Where from Here?

So instead of accepting their proposed accommodations or the demotions they offered I turned in my notice.

Fortune smiled, or maybe just took mercy, on me. Two days later I was offered a new job that really is quite the opposite: caretaker at a national cemetery. The duties will be simple and the stranger-danger will be low. I worked as a greens keeper at golf courses before and I know I enjoy the work.

My second post-military job: national cemetery caretaker

The only thing that makes me nervous about the job is that it will be so solitary that my mind might have too much room to roam.

I don’t feel over or underqualified for the job. Sure, I have degrees and a plethora of leadership experience, but most of that is irrelevant to the position. I am, by my very nature, apprehensive about starting and loaded with doubt. But I spent a few weeks unemployed before the grocery job and I know that sitting around the house isn’t healthy for me either, I need to be out there doing something. After I’ve worked for a few weeks I’ll post how the new job is going.

Please let us know in the comments some of the places you were and were not successful working. Maybe some frustrated schizophrenic with aspirations of entering or remaining in the workforce will find some value.

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9 comments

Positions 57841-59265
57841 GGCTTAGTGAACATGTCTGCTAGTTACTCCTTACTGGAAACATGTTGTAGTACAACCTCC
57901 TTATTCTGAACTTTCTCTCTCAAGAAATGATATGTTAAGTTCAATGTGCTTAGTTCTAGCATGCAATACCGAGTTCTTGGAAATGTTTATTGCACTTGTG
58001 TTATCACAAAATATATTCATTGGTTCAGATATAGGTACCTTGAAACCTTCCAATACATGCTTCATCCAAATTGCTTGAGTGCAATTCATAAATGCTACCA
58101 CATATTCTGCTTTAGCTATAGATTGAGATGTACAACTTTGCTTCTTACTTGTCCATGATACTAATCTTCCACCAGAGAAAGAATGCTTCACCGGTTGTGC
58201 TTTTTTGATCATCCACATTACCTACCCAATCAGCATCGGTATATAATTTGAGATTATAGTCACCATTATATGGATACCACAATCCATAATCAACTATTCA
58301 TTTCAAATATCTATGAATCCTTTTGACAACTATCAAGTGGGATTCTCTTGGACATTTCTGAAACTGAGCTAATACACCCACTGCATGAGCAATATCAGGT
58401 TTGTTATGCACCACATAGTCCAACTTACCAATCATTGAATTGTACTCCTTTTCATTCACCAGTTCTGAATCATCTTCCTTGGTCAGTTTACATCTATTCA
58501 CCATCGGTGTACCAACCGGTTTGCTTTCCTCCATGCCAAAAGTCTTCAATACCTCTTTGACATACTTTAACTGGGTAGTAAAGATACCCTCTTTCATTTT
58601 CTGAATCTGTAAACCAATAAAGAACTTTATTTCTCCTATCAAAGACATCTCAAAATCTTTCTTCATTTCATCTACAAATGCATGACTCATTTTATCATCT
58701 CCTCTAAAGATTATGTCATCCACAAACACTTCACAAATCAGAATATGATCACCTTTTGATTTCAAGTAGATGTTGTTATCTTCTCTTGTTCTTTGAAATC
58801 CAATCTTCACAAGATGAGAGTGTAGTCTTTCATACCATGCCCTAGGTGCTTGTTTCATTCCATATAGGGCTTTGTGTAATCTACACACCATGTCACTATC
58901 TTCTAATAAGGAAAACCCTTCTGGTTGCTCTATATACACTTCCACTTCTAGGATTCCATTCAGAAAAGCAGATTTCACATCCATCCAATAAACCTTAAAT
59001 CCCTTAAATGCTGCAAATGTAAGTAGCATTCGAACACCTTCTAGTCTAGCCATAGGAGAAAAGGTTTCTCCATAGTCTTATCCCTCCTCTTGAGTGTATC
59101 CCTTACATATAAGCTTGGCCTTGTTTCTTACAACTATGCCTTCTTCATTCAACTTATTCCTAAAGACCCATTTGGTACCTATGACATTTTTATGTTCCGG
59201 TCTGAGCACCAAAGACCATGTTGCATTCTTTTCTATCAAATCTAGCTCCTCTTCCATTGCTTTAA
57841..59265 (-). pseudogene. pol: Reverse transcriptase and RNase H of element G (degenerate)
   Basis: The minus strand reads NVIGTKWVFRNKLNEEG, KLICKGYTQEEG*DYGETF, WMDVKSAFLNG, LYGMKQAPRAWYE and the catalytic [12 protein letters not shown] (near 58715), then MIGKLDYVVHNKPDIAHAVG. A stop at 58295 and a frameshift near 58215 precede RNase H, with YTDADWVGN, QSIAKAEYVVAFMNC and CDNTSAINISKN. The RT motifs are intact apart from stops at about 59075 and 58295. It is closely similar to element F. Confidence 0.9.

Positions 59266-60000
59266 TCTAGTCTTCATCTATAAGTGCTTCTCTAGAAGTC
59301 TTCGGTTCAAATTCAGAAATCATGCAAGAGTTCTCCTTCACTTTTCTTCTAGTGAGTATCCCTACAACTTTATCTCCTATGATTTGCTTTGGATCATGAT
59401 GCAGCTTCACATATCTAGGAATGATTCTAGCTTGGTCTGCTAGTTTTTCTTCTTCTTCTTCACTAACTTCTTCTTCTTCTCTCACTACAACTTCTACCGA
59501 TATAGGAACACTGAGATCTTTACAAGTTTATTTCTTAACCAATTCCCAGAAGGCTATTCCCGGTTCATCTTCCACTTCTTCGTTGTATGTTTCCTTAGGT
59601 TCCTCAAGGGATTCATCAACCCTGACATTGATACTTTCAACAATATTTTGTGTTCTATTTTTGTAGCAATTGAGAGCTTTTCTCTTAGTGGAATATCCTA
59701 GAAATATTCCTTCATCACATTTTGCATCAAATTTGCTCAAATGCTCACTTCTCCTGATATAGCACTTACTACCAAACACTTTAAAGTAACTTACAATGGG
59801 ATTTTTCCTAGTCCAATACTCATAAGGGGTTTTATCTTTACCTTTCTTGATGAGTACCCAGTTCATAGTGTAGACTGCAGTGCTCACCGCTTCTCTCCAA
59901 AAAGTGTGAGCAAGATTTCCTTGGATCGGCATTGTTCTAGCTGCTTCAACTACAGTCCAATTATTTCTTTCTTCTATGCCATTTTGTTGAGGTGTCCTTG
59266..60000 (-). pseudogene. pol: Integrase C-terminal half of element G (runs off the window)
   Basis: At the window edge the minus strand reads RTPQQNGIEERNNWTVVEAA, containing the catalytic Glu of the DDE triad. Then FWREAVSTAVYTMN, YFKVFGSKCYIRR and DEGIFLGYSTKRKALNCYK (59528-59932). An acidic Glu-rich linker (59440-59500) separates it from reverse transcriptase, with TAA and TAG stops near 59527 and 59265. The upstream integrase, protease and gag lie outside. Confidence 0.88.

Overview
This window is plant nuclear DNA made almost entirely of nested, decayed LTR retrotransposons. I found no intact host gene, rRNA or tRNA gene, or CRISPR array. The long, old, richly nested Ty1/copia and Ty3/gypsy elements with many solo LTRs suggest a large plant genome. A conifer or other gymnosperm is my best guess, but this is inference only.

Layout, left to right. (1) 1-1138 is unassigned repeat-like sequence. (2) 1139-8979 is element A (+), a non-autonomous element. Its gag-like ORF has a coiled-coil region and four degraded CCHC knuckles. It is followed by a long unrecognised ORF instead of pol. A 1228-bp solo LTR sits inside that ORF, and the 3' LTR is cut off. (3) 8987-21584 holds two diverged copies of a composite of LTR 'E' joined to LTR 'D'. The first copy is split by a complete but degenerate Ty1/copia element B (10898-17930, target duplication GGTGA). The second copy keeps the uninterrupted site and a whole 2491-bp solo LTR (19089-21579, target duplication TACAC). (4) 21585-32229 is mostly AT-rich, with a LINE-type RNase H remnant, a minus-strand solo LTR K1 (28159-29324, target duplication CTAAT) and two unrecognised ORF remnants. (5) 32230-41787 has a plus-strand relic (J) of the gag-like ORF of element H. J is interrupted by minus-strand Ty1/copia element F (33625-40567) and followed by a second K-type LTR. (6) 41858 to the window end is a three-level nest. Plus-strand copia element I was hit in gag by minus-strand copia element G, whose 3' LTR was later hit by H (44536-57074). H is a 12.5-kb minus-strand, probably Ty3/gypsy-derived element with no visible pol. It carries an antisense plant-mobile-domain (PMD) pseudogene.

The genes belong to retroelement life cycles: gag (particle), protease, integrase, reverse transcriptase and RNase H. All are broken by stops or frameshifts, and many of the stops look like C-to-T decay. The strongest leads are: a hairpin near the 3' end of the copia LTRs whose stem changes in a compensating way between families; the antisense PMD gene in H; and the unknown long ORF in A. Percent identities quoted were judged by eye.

1. Scott says:

    Thank you for sharing your experiences. It definitely helps me in my situation to better understand what it is like. You have friends out here in cyberworld.

  2. JESSICA CORNELIUS says:

    How do you balance your stimulation and exposure to the outside world so that you do not end up physically incapacitated for a prolonged period by your experiences around crowds and other people? Do you have a time limit or a way that you can see that your capacity is running low ahead of time?

    1. anonymous says:

      Those are good questions. I think I was pretty out of balance in the last job and that a hospital stay would have been in the future. This is the only way that I can say my panic attacks are a blessing. When I get overwhelmed I start to panic. They force me to step back and relax (and often take Klonopin) when things have gone so far. I’ve had so many panic attacks that it can be hard for others to tell that I’m having any issue at all. They have no idea that heart rate is through the roof, my vision is tunneling, I’m feeling faint, my throat feels constricted. Also – I can tell as the hallucinations, which are largely controlled by meds, start to appear or grow worse. Just today I had a customer that wasn’t there appear right beside me saying my name. Usually it’s The Dragon starting to whisper or jump straight into it’s evilness. So I guess to answer your questions – I can tell by my symptomology (if that’s a word) when I need to back off and hide out in a bathroom stall or in the back room.